Finally, the biggest failing of the PH government was not failing on reform but failing on the economy. People in the rural heartlands and cities alike were suffering, with little sign of relief. The PH ministers, enjoying the trappings of office, started forgetting why they were there. The cronyism and rent-seeking that sank the Barisan government returned, and talk in rural coffee shops was about the strains of living, rather than political reform and corruption. 1MDB was just dragging on, where nobody was really understanding the media reporting. In the Malay heartland, a Muhyiddin government with a familiar UMNO, PAS, and old UMNO cadres in PPBM are seen as hope.
What this crisis has shown is that today Malaysia has a deep political chasm, which will always lead to divisive and adversarial politics. Half of Malaysia today feels betrayed, have of Malaysia today feels saved.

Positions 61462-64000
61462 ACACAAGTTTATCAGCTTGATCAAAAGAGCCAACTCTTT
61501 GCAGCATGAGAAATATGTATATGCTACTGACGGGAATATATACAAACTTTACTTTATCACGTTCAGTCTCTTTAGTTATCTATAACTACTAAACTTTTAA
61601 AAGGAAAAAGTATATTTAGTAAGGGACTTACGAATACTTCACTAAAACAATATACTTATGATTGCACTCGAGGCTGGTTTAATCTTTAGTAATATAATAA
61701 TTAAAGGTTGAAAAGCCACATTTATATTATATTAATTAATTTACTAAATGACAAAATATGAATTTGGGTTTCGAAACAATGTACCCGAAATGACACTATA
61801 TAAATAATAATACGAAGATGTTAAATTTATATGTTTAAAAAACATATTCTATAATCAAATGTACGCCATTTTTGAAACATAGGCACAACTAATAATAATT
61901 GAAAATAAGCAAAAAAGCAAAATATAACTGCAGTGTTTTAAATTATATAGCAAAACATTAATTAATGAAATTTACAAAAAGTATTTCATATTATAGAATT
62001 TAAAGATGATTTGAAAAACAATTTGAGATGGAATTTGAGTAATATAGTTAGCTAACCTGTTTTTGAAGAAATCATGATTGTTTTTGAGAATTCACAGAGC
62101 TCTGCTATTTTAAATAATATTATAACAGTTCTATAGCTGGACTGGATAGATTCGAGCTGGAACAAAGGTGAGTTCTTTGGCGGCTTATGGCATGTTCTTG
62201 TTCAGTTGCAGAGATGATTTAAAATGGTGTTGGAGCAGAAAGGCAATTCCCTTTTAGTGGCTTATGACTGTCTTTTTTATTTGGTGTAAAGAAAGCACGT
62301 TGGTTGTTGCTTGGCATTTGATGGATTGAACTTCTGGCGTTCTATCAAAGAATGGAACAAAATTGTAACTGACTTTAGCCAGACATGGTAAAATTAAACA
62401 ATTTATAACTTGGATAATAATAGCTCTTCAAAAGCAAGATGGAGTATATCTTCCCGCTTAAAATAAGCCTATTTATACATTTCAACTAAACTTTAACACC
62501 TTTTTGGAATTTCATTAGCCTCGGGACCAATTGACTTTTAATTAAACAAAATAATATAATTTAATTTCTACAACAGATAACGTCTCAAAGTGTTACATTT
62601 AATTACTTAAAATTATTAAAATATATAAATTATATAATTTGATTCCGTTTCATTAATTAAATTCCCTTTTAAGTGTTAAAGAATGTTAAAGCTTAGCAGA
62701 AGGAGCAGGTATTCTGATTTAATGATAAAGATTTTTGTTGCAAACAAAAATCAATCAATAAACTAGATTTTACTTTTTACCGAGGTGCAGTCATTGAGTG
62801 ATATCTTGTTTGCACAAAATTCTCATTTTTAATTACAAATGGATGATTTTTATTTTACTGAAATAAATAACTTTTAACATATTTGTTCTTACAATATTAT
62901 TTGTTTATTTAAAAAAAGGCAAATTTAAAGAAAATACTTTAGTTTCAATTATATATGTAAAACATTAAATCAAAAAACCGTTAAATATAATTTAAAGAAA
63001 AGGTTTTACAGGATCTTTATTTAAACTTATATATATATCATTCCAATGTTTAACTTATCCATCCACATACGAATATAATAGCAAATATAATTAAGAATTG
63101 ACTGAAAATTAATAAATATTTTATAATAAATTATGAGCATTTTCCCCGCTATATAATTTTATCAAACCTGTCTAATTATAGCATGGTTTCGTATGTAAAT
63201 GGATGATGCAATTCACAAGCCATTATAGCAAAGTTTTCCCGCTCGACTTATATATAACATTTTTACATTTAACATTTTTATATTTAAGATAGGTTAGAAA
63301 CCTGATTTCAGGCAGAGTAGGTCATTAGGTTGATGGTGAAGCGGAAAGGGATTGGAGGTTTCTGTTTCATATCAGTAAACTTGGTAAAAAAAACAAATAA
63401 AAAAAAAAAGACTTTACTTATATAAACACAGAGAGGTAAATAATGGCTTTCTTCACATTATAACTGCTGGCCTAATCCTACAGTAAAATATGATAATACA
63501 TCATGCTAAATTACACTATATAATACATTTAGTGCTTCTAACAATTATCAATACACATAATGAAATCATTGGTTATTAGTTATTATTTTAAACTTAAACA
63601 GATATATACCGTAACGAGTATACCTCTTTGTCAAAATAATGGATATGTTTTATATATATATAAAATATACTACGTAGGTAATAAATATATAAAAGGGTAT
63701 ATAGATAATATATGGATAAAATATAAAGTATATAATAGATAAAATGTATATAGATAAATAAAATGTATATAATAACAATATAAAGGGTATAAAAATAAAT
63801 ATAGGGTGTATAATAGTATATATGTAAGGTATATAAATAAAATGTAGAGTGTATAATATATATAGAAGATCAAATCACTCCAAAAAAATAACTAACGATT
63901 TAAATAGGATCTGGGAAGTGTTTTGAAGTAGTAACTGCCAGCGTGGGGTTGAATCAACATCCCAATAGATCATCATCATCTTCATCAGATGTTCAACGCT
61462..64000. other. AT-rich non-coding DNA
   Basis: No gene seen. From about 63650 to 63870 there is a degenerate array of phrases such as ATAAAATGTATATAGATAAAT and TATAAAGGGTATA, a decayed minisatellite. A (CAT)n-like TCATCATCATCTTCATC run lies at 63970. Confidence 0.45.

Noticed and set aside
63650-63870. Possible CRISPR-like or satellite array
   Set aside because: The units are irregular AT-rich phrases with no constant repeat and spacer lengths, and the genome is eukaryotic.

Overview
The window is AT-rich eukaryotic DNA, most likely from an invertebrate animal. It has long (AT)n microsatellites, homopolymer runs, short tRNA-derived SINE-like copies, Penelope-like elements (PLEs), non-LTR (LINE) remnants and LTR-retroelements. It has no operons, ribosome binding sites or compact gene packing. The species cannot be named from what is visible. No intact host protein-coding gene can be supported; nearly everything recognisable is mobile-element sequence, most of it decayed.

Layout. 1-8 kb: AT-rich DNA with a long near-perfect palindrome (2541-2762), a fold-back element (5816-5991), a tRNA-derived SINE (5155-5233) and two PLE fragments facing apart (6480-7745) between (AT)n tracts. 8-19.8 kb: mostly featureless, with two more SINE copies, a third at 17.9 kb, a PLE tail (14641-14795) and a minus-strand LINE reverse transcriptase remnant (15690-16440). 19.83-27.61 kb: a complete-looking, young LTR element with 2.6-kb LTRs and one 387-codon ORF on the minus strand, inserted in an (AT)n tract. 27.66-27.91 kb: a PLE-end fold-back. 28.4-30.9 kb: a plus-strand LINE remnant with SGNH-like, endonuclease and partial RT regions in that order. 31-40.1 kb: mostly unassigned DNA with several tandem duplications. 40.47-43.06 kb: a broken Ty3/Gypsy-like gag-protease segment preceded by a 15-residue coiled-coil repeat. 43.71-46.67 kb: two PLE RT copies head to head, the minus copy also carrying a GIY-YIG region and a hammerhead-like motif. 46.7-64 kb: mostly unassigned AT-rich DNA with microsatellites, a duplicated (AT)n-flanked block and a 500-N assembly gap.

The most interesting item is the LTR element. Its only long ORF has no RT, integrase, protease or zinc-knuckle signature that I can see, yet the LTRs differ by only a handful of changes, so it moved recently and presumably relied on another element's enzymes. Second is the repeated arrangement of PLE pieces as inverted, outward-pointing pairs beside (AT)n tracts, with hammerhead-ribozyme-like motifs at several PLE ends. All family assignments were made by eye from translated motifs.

In the above light, the decision of the Agong in selecting Muhyiddin Yassin and prime minister according to Article 43(2)a “…..the (King) shall first appoint as…Prime Minister……who is in his judgement is likely to command the confidence of the majority of the members of the house’, is sound. Prime ministers can’t be changed by whim, and the politicians themselves failed to maturely approach this constitutional procedure. In fact, they made it extremely difficult for the Agong to perform his duty. The correctness of the Agong’s decision can only be tested on the floor of the parliament, not with SDs, not through press conferences, and leaking lists to the media.
This political crisis is far from over. We are about to enter the second phase when parliament reconvenes. There will be a troll propaganda war, plenty of political comment, amidst the assembling of a new government that around half of the electorate despises, and the other half waits to be recused.
Originally published in the Asia Sentinel